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Drug Coated Stents Better After Heart Attack

Death rate lower than for bare-metal devices, study shows

WEDNESDAY, Sept. 24, 2008 (HealthDay News) -- Drug-coated stents are more effective than the bare metal kind for people who have heart attacks, a new study finds.

The death rate, incidence of second heart attacks, and need for new artery-opening procedures were lower for those getting drug-coated stents, said a report in the Sept. 25 issue of the New England Journal of Medicine on more than 7,000 people treated for heart attacks in Massachusetts in 2003 and 2004.

"We were looking to see if there was a risk, and we actually saw there was a benefit," said study author Dr. Laura Mauri, an assistant professor of medicine at Harvard Medical School and an interventional cardiologist at Brigham and Women's Hospital.

In the two years after stents were implanted in arteries reopened after a heart attack, 8.5 percent of the 4,016 recipients of drug-coated stents died, compared to 11.6 percent of the 3,201 recipients of bare-metal stents. Second heart attacks struck 7.4 percent of coated stent recipients and 8.5 percent of those getting bare-metal stents. And new artery-opening procedures were required for 10.7 percent of the coated stent recipients, compared to 14.9 percent of those getting bare-metal stents.

The results are close to those reported in May by a group led by Dr. Peter W. Groeneveld, an assistant professor of medicine at the University of Pennsylvania, who analyzed Medicare data on 72,000 stent recipients.

"Our population was slightly different from theirs," Groeneveld said. "We used both patients who had heart attacks and didn't, but the relative difference in rates of death and heart attacks after the procedures seems to be what we found."

The new study "is very important, because it is a large study with long-term follow-up," Mauri said.

"The strength of this study is that these guys have more detailed clinical information on the patients than we did," Groeneveld said. "The results are very similar. We think we are looking at the same thing."

There has been a general shift toward use of coated stents among the mass of patients having the artery-opening procedure called angioplasty, Groeneveld said. Coated stents were approved by the U.S. Food and Drug Administration in 2003, and the two studied were done "in a period of time when the cardiology community was transitioning over to drug-eluting stents, a process of adopting new technology," he said.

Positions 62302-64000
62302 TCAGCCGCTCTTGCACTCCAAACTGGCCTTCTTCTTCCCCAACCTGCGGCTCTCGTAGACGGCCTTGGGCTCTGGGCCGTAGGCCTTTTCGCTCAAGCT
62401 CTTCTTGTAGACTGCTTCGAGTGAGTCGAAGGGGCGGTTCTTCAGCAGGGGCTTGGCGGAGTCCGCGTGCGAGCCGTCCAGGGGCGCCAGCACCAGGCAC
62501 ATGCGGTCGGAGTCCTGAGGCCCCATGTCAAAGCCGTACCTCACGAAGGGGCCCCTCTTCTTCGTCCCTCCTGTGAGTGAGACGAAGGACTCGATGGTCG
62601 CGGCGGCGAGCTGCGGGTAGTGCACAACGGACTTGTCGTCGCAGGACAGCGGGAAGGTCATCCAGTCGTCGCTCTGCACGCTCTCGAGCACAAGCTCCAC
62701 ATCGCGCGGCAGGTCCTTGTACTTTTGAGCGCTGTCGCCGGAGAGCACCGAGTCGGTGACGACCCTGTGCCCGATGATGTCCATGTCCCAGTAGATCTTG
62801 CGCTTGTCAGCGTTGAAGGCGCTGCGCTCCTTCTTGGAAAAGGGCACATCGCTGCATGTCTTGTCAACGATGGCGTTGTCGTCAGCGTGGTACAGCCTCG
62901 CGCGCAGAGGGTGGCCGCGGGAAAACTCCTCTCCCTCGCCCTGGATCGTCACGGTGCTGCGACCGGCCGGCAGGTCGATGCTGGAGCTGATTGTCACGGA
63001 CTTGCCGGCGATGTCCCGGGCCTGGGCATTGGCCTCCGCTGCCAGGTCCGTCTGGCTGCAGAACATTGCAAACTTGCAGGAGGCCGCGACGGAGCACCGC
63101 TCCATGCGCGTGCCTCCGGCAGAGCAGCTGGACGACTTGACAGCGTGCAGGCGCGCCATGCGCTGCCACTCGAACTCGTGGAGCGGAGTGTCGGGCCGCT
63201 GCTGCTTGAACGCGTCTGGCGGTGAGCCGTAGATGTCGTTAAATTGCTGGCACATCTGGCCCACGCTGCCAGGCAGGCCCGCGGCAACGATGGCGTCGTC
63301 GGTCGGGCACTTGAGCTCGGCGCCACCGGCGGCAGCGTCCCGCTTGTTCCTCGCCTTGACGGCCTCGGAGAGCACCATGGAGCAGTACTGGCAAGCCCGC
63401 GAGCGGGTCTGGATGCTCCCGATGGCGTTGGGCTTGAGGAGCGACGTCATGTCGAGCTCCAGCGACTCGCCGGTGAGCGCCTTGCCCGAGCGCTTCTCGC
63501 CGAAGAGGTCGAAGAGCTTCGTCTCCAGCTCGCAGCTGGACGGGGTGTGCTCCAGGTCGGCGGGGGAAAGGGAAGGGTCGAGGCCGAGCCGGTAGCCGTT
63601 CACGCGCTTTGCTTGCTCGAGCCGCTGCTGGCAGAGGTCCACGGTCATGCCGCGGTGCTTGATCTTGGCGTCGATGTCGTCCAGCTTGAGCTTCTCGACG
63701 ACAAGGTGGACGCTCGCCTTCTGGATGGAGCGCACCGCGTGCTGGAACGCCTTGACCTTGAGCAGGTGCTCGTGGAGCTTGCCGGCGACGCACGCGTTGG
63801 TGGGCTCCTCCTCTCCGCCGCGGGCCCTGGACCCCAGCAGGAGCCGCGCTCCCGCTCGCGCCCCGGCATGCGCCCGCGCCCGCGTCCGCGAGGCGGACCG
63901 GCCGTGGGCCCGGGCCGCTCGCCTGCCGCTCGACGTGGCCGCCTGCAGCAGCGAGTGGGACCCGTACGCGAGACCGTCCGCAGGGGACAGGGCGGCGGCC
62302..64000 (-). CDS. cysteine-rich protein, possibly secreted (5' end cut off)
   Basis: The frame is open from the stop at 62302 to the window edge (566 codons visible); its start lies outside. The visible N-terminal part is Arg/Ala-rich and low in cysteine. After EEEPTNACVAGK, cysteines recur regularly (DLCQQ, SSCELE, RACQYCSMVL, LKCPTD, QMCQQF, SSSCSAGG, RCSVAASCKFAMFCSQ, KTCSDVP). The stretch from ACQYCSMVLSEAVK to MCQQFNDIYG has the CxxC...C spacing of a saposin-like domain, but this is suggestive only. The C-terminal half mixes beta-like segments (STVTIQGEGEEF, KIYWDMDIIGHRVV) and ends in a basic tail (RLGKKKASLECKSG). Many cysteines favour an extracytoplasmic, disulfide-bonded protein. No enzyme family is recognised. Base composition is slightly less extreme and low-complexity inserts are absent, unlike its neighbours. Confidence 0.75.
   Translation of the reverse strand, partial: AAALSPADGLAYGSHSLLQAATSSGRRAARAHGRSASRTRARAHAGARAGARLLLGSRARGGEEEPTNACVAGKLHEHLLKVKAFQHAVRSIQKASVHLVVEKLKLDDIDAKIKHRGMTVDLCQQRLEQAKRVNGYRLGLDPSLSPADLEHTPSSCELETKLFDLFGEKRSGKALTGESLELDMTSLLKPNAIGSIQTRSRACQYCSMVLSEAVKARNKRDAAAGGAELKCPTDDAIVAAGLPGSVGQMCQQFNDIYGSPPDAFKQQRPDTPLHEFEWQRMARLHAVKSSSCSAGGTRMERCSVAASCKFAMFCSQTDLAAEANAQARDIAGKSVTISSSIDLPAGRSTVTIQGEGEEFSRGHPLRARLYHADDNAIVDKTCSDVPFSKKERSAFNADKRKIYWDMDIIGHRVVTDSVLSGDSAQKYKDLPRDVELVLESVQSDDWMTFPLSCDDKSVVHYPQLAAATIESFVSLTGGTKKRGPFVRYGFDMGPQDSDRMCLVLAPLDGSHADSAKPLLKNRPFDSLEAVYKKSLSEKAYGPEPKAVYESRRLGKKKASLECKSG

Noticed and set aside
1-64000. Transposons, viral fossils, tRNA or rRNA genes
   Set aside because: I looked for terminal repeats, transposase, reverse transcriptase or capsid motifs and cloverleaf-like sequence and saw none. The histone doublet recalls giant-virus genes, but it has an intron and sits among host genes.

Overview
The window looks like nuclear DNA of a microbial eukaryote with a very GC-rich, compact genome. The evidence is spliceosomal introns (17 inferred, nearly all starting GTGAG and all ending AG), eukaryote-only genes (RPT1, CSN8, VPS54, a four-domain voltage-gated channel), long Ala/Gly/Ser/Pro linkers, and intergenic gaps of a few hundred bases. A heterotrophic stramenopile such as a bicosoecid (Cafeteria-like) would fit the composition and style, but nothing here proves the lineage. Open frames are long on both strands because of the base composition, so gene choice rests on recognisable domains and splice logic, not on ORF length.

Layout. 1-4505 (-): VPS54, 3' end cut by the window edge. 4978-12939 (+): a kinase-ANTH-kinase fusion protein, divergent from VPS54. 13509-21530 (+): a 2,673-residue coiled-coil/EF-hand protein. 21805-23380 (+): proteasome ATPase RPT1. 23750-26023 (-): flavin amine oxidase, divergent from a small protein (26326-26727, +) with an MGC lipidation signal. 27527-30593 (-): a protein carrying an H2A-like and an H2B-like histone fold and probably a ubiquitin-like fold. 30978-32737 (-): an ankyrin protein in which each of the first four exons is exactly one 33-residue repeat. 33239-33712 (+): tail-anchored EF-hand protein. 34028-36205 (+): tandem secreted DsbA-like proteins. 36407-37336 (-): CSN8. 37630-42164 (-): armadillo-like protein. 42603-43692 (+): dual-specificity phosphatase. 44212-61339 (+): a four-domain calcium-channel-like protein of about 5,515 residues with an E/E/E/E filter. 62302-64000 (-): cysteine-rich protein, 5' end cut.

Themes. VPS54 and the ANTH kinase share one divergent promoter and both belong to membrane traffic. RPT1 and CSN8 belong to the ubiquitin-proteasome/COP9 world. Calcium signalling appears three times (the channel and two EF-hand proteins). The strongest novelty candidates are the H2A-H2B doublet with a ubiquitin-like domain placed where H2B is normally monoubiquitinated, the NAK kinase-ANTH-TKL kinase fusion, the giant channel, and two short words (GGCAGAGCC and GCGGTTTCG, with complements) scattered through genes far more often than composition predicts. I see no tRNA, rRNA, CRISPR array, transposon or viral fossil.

Overall, "about two-thirds to three quarters of patients now get drug-eluting stents," Groeneveld said.

But that change doesn't necessarily apply to cases where stents are implanted because of a heart attack, Mauri said. "Acute myocardial infarction [heart attack] is one setting where physicians are still concerned about safety, so we are still close to 50-50," she said. "Where the patient is stable, the percentage of drug-eluting stents is much higher."

One important reason why a bare-metal stent is implanted after a heart attack is fear that the recipient might not follow advice to take the clot-preventing drug clopidogrel, Mauri said. "If they can't take clopidogrel long-term, there may be a higher risk of thrombosis [blockage]," she said.

And bare-metal stents can be appropriate for many people who require angioplasty, Groeneveld said. "There are patients who benefit from bare-metal stents," he said. "Sometimes, they are the right choice because of the location of the blockage, the size of the blood vessel, and the potential complications that can occur with drug-eluting stents."

While drug-coated stents do better on average, "that does not mean that every single individual should get a drug-eluting stent rather than a bare-metal stent," Groeneveld said. "Our job is to figure out which patient should get which."

More information

Drug-eluting stents are explained by the U.S. Food and Drug Administration.

SOURCES: Laura Mauri, M.D., assistant professor, medicine, Harvard Medical School, and interventional cardiologist, Brigham and Women's Hospital, Boston; Peter W. Groeneveld, M.D., assistant professor, medicine, University of Pennsylvania, Philadelphia; Sept. 25, 2008, New England Journal of Medicine
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